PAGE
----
[Production Method of Complex Oxide Powder]

The lithium nickel manganese cobalt complex oxide powder of the present invention is not specifically limited as to its formula, and, for example, may be prepared by dispersing a nickel compound, a manganese compound, and a cobalt compound in a liquid medium to make a slurry, spray-drying and/or pyrolyzing the slurry, thereafter mixing it with a lithium compound, and then firing the mixture.

Of the raw materials used for the preparation of the slurry, examples of the nickel compound include Ni(OH)2, NiO, NiOOH, NiCO3.2Ni (OH)2.4H2O, NiC2O4.2H2O, Ni(NO3)2.6H2O, NiSO4, NiSO4.6H2O, nickel fatty acid salts, and nickel halides. Among them, nickel compounds such as Ni(OH)2, NiO, NIOOH, NiCO3.2Ni(OH)2.4H2O, and NiC2O4.2H2O are preferable because they will not generate toxic substances such as SOx and NOx during the firing treatment. From the viewpoints of low cost availability as an industrial material and high reactivity, Ni(OH)2, NiO, and NiOOH are particularly preferable. These nickel compounds may be used alone, or in combination of two or more of them.

Examples of the manganese compound include manganese oxides such as Mn2O3, MnO2, and Mn3O4, manganese salts such as MnCO3, Mn(NO3)2, MnSO4, manganese acetate, manganese dicarboxylate, manganese citrate, and manganese fatty acid salts, and halides such as oxyhydroxides and manganese chloride. Among these manganese compounds, MnO2, Mn2O3, and Mn3O4 are preferable because they will not generate gases such as SOx, NOx, and CO2 during firing treatment, and are available at a low cost as an industrial material. These manganese compound may be used alone, or in combination of two or more of them.

Examples of the cobalt compound include Co(OH)2, CoOOH, CoO, Co2O3, Co3O4, Co(OCOCH3)2.4H2O, CoCl2, Co(NO3)2.6H2O, and Co(SO4)2.7H2O. Among them, Co(OH)2, CoOOH, CoO, Co2O3, and Co3O4 are preferable because they will not generate toxic substances such as SOx and NOx during the firing step, and Co(OH)2 and CoOOH are further preferable from the viewpoints of industrial availability at a low cost and high reactivity. These cobalt compound may be used alone, or in combination of two or more of them.

The method for mixing the raw materials is not particularly limited, and may be a wet process or a dry process. Examples of the method include a method using an apparatus such as a ball mill, a vibration mill, or a bead mill. Wet mixing is preferable because it achieves more uniform mixing, and increases the reactivity of the mixture in the firing step. The dispersion medium used in the wet process may be an organic solvent or water, and is preferably water.

The mixing time varies according to the mixing method, and should be enough for uniformly mixing the raw materials on the particle level. For example, mixing with a ball mill (wet process or dry process) requires usually about 1 hour to 2 days, and a bead mill (wet process or dry process) usually requires about 0.1 hour to 6 hours.

In the step of mixing the raw materials, the raw materials are pulverized in parallel with the mixing. The degree of pulverization is, with reference to the diameter of the pulverized raw material particles, usually 0.5 μm or less, preferably 0.3 μm or less, further preferably 0.25 μm or less, and most preferably 0.20 μm or less in terms of the average particle diameter (median diameter). If the average particle diameter of the pulverized raw material particles is too large, the reactivity in the firing step decreases, and the homogenization of the composition becomes difficult. However, since excessive decreases in the diameter can result in the increase in the pulverization cost, pulverization should be conducted to achieve an average particle diameter of usually 0.01 μm or more, preferably 0.02 μm or more, and further preferably 0.05 μm or more. The device for achieving such a degree of pulverization is not particularly limited, but preferably a wet pulverization process. Specific examples thereof include a DYNO mill. The median diameter of the pulverized particles in the slurry described in the below-described EXAMPLES was measured using a known laser diffraction/scattering particle size distribution analyzer at a refractive index of 1.24 and on the basis of the particle volume diameter. In the present invention, the dispersion medium used for the measurement was 0.1% by weight sodium hexametaphosphate aqueous solution, and the measurement was conducted after ultrasonic dispersion for 5 minutes.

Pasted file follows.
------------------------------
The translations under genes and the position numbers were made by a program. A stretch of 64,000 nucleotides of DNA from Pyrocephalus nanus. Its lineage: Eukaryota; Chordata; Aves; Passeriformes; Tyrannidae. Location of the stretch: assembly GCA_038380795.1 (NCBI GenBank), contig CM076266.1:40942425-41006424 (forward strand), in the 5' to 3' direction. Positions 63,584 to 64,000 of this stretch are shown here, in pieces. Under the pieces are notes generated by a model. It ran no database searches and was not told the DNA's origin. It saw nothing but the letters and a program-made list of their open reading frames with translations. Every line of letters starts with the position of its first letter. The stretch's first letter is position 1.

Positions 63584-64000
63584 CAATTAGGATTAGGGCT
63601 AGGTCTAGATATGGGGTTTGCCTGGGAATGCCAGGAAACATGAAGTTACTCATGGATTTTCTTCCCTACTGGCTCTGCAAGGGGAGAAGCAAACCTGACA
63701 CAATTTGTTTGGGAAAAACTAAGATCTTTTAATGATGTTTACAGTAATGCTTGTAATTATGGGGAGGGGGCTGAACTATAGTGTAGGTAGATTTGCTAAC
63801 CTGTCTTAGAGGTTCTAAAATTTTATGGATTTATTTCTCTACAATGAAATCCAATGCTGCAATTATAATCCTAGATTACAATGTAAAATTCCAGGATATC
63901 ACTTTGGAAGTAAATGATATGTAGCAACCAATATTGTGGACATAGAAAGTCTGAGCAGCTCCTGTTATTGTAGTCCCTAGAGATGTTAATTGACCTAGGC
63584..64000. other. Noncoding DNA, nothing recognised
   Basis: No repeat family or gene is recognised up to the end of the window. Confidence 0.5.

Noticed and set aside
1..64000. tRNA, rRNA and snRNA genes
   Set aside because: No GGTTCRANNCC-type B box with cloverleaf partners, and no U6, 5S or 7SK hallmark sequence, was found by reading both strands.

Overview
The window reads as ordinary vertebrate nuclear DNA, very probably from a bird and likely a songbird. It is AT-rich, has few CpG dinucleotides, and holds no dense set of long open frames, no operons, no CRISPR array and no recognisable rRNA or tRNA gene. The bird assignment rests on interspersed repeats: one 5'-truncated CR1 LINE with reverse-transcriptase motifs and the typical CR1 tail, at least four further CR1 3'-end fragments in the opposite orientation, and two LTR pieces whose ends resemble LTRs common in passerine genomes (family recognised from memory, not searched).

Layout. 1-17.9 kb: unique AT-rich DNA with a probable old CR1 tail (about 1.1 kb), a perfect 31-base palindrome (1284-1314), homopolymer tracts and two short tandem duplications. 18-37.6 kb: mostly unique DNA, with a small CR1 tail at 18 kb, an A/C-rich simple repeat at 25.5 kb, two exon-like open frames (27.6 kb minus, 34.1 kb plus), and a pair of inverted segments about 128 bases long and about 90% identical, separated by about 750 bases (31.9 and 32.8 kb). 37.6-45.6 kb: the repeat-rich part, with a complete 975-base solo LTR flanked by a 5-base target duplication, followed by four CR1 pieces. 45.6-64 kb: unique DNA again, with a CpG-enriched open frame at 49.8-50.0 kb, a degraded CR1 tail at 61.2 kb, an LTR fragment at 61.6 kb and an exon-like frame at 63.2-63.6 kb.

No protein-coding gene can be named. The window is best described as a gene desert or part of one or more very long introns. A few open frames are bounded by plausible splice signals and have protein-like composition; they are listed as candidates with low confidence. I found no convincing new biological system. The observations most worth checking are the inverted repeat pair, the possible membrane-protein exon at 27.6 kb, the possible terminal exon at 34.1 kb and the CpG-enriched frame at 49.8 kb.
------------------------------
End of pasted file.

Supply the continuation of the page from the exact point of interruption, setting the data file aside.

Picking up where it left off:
The wet mixing is followed by a known drying and/or pyrolysis step. The drying method is not particularly limited, but spray drying is preferable from the viewpoints of the homogeneity and powder flowability of the generated particulate matter, the powder handling performance, and the efficient formation of spherical secondary particles.

After the raw materials are pulverized by wet pulverization to an average particle diameter of 0.3 μm or less, the primary particles are preferably agglomerated by spray drying and/or pyrolysis to produce powder composed of solid secondary particles. The morphological feature of the powder composed of solid secondary particles formed by aggregation of the primary particles is, although the particle size varies, basically reflected in the lithium nickel manganese cobalt complex oxide powder obtained by further mixing the powder with a Li material and firing. Examples of the method for examining the shape include SEM observation and sectional SEM observation.